Biology 409

BIOL 409

Catalog Entry

BIOL 409
Three hours lecture; three hours laboratory(4).

Prerequisites:  A grade of "C" or better in BIOL 131, BIOL 132, BIOL 231, and BIOL 232

An introduction to viruses, with emphasis on pathogens of humans. Topics include viral replication cycles, host-virus interactions, evolution, transmission, non-viral agents, and medically and agriculturally important viruses. Emphasis will be placed on reading, presenting, and discussing primary literature. The laboratory will demonstrate handling, propagation, diagnosis, and evolution of viruses.

Detailed Description of Course

Lecture topics may include, but are not limited to:
•    Impact and history of viruses
        o    Discovery
        o    Influence on the human population
•    Classification and structure
        o    Baltimore classification (based on mode of replication)
        o    Genome structure (RNA/DNA, single- or double-stranded, etc.)
        o    Virion structure (i.e. structure of the virus particle)
•    Replication
        o    DNA virus replication
        o    RNA virus replication
        o    Special instances (e.g. RNA virus replication in the nucleus)
•    Transmission
        o    Mechanisms of entry into the host
        o    Mechanisms of transmission from the host
•    Immunity to viruses
        o    Interferons
        o    Innate, nonspecific responses
        o    Adaptive responses
        o    Vaccination
        o    Reactivation of latent virus infections
•    Viruses and cancer
        o    Normal cell cycle and perturbations by viruses
        o    Retroviruses
        o    Hepatitis viruses
        o    Papillomaviruses
•    Prions and viroids (subviral infectious agents)
        o    Prion replication and disease induction (e.g. mad cow disease)
        o    Alternate hypotheses to the prion hypothesis
        o    Viroid replication and plant disease
•    Specific viral infections (examples given, but these may change depending on current and recent outbreaks)
        o    Orthomyxoviruses
        o    Influenza viruses
        o    Reverse-transcribing viruses
        o    Human immunodeficiency virus
        o    Hepatitis B virus
        o    Orthobunyaviruses
        o    La Crosse virus--a mosquito-borne virus
        o    Sin Nombre virus--a rodent-borne virus
        o   Tomato spotted wilt virus--a thrips-borne virus of plants
        o    Herpesviruses
        o    Herpes simplex types 1 and 2
        o    Varicella zoster virus
        o    Emerging or reemerging viral infections
        o    Chikungunya virus
        o    West Nile virus
        o    Nipah and Hendra viruses
•    Emerging topics in Virology (recent advances/discoveries in the field)
Laboratory topics may include, but are not limited to:
•    Cell culture
•    Proper handling, propagation, and manipulation of viruses
•    Diagnosis of viral infections by:
        o    Serology
        o    Polymerase Chain Reaction
•    Evolution
        o    Development of antibody-escape mutants
•    Complementation (the ability of two mutant viruses to generate normal virus characteristics)
•    Neutralization (prevention of infection by antibodies)
•    Isolation of human enteric viruses from environmental sources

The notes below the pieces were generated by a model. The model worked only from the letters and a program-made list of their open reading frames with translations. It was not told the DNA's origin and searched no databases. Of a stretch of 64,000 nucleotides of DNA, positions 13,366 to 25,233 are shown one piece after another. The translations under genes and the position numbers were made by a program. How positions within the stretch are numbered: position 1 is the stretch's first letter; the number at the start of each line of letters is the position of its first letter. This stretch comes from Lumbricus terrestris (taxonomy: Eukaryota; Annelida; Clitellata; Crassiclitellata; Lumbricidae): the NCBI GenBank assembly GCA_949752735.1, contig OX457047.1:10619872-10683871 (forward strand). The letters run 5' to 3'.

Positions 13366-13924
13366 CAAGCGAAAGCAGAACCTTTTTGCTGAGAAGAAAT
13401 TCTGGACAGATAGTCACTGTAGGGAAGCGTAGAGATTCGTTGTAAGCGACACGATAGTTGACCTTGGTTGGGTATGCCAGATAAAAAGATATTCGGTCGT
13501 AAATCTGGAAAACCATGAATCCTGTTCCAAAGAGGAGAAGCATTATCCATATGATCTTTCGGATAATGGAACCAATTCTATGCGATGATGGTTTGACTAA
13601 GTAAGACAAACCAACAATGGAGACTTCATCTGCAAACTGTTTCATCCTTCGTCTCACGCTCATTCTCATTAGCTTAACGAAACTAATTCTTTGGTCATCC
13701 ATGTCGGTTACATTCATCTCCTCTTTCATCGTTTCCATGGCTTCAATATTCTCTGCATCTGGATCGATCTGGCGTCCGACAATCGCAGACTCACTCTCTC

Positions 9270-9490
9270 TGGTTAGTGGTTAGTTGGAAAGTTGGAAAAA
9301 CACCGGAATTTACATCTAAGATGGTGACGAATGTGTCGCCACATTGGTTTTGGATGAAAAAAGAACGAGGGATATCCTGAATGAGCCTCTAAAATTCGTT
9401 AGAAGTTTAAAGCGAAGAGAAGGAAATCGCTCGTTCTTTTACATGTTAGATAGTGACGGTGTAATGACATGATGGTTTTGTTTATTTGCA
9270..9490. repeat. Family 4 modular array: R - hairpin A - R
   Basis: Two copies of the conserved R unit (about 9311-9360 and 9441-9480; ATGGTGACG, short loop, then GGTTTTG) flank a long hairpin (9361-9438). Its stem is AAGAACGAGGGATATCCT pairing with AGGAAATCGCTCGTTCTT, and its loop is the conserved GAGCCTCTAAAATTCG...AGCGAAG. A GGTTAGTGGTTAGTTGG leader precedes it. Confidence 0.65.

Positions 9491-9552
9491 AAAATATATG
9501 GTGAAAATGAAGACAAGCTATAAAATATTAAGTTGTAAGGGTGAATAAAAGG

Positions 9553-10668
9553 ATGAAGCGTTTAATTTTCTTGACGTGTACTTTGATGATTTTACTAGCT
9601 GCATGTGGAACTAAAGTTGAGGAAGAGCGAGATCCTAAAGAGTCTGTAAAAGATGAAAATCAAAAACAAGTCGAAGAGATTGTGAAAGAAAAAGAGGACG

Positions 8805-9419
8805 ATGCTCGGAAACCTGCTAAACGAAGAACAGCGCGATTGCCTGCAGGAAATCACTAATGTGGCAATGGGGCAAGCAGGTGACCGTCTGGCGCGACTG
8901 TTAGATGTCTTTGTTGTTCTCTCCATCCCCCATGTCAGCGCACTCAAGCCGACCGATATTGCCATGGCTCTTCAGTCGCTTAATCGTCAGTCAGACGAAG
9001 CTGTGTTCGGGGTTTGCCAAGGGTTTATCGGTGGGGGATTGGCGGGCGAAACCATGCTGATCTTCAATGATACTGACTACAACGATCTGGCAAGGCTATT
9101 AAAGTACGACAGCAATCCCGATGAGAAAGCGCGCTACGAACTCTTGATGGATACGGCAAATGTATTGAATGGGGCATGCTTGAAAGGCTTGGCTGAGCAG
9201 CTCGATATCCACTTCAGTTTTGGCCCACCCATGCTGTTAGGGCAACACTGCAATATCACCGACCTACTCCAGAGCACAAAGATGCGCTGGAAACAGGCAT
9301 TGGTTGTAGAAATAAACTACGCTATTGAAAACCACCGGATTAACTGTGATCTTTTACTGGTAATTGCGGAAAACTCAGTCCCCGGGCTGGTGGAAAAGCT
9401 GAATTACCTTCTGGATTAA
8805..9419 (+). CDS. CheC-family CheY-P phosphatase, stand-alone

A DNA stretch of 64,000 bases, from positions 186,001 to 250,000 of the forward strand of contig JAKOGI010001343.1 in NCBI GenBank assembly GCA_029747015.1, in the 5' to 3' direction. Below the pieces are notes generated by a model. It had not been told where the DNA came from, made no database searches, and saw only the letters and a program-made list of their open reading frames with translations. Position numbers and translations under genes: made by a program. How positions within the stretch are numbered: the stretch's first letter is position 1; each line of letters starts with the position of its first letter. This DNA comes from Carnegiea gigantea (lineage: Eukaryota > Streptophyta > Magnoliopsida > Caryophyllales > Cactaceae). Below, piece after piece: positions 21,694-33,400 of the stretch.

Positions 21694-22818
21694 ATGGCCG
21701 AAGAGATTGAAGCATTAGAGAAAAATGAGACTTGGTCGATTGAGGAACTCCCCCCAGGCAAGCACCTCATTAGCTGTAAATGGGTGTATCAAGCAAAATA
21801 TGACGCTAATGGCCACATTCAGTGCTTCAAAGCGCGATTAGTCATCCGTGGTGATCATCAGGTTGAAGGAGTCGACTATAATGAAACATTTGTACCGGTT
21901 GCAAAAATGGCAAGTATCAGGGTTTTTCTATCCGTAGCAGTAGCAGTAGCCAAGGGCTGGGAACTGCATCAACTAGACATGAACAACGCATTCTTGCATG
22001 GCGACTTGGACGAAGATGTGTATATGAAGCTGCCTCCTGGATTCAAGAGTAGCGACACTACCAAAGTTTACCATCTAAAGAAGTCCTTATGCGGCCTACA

•    Isolation of mosquito-borne viruses from wild-caught mosquitoes
•    Simulated epidemic transmission of viruses and effects of vaccination

Detailed Description of Conduct of Course

In addition to attending lectures, students may be expected to present primary literature for discussion and give a mini-lecture to the class on a specific virus. Specific topics may vary depending on “current virology events;” examples from the past several years would include SARS, West Nile, or pandemic influenza. In the laboratory, students may perform experiments that demonstrate important concepts in virology and report their results in the style of scientific publications. These experiments may use viruses that infect bacteria as models for human and animal viruses; these do not present a safety risk to students. However, several labs would use potential human pathogens (possibly including influenza viruses, La Crosse virus, or others) that are listed as BioSafety Level (BSL) 2 agents. Several BSL2 bacteria are currently used safely in the microbiology course. Our current microbiology lab meets the minimal qualifications of BSL2, and the proposed agents would not pose a significant threat to infection via aerosol or cutaneous infection from lab manipulation, and simple personal protection measures are adequate safety measures. Detailed guidelines for BioSafety may be found at the Centers for Disease Control and Prevention’s webiste (

Goals and Objectives of the Course
Having successfully completed this course, the student will be able to:
•    Describe the various classes of viruses based on genome and virion structure
•    Explain the virus replication cycle in terms of what the virus needs from the host
•    Describe mechanisms by which viruses cause disease and the body’s response
•    Manipulate and identify viruses using several laboratory techniques
•    Read and evaluate primary scientific literature

Assessment Measures
Depending on the topics covered and the instructor, students may be assessed through quizzes and exams on lecture material, student presentations of primary literature and specific viruses, and discussion of literature. Laboratories may be evaluated through formal and/or informal laboratory reports, quizzes, or practical exams.

Other Course Information

Review and Approval

January, 2010

July, 2010